The Final Silence
In The Final Silence, Rea Carlisle—daughter of influential Stormont politician Graham Carlisle—has inherited a house from an uncle she never knew. It doesn't take her long to clear out the dead man's remaining possessions, but one of the upstairs rooms remains stubbornly locked. When Rea finally forces it open, she discovers inside a chair, a table, and a leather-bound book, its pages filled with a host of chilling mementos, locks of hair, fingernails: a catalogue of victims. With THE FINAL SILENCE, Stuart Neville has once again written a crime story that succeeds at discussing complex social issues while maintaining a thrilling, twisty plot that is sure to keep readers at the edge of their seat.
Stuart Neville's debut novel, The Twelve (published in the USA as The Ghosts of Belfast), won the Mystery/Thriller category of the Los Angeles Times Book Prize, and was picked as one of the top crime novels of 2009 by both the New York Times and the LA Times. He has been shortlisted for various awards, including the Barry, Macavity, Dilys awards, as well as the Irish Book Awards Crime Novel of the Year. He has since published three critically acclaimed sequels, Collusion, Stolen Souls and The Final Silence.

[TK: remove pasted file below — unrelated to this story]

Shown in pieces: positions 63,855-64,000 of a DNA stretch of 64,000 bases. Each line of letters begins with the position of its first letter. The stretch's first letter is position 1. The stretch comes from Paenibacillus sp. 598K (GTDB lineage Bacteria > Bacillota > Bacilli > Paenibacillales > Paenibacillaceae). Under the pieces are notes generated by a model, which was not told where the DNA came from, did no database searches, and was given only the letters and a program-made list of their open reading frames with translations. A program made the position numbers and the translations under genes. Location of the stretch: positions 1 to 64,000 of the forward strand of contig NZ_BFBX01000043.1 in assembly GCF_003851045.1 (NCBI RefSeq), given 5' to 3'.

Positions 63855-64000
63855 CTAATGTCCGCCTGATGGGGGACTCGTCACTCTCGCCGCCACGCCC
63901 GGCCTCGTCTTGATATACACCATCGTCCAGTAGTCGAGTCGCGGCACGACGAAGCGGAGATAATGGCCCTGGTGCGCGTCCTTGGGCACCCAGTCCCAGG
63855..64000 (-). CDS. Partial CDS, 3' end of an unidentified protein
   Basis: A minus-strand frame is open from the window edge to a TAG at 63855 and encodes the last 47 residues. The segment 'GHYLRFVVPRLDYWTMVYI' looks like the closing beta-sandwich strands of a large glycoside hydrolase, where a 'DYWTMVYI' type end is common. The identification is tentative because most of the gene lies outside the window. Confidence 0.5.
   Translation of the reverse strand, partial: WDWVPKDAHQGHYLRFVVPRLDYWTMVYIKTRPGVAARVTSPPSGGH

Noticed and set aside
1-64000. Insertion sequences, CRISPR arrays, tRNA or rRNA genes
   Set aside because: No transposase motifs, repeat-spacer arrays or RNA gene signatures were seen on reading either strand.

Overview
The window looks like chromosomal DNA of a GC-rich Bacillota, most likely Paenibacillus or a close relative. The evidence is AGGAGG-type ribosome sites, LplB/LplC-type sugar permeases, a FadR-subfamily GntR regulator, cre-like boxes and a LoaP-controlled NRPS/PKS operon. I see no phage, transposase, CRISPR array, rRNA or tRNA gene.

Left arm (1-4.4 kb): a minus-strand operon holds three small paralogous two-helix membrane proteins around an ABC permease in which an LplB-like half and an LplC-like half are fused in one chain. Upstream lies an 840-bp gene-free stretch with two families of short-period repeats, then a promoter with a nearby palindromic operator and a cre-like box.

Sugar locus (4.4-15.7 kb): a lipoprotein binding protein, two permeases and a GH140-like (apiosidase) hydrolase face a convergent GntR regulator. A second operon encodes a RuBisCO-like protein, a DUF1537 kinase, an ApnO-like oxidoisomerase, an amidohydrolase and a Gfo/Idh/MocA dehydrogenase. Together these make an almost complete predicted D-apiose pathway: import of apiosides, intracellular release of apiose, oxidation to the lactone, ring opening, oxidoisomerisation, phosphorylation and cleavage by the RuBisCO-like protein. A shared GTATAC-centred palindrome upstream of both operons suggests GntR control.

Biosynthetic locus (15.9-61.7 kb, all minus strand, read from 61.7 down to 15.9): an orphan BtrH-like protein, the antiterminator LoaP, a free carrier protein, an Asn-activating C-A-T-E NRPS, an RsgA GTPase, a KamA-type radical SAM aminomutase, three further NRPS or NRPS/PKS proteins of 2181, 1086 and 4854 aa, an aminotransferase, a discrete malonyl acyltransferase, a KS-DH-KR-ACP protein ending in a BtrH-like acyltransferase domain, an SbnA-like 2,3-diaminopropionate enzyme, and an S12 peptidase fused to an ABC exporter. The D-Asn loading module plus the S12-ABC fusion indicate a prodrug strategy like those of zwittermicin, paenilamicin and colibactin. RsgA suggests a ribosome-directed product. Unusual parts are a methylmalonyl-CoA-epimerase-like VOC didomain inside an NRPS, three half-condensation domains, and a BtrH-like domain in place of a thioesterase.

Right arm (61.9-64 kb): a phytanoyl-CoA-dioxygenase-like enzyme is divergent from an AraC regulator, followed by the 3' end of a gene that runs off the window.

His first four novels have each been longlisted for the Theakstons Old Peculier Crime Novel of the Year, and Ratlines was shortlisted for the CWA Ian Fleming Steel Dagger.
Stuart's novels have been translated into various languages, including German, Japanese, Polish, Swedish, Greek and more. The French edition of The Ghosts of Belfast, Les Fantômes de Belfast, won Le Prix Mystère de la Critique du Meilleur Roman Étranger and Grand Prix du Roman Noir Étranger.
His fourth novel, Ratlines, about Nazis harboured by the Irish state following WWII is currently in development for television.